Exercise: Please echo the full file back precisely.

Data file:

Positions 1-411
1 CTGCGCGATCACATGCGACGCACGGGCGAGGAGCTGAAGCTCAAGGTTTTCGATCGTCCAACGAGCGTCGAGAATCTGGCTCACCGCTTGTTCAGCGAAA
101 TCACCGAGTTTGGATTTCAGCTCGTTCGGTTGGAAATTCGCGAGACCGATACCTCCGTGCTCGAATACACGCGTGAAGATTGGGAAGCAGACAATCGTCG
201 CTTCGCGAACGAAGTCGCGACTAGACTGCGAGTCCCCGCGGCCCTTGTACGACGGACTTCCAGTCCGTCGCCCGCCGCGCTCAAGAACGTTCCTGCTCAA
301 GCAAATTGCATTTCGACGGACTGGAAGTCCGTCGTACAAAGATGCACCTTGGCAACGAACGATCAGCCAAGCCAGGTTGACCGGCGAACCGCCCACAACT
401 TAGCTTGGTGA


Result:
Positions 1-411
1 CTGCGCGATCACATGCGACGCACGGGCGAGGAGCTGAAGCTCAAGGTTTTCGATCGTCCAACGAGCGTCGAGAATCTGGCTCACCGCTTGTTCAGCGAAA
101 TCACCGAGTTTGGATTTCAGCTCGTTCGGTTGGAAATTCGCGAGACCGATACCTCCGTGCTCGAATACACGCGTGAAGATTGGGAAGCAGACAATCGTCG
201 CTTCGCGAACGAAGTCGCGACTAGACTGCGAGTCCCCGCGGCCCTTGTACGACGGACTTCCAGTCCGTCGCCCGCCGCGCTCAAGAACGTTCCTGCTCAA
301 GCAAATTGCATTTCGACGGACTGGAAGTCCGTCGTACAAAGATGCACCTTGGCAACGAACGATCAGCCAAGCCAGGTTGACCGGCGAACCGCCCACAACT
401 TAGCTTGGTGA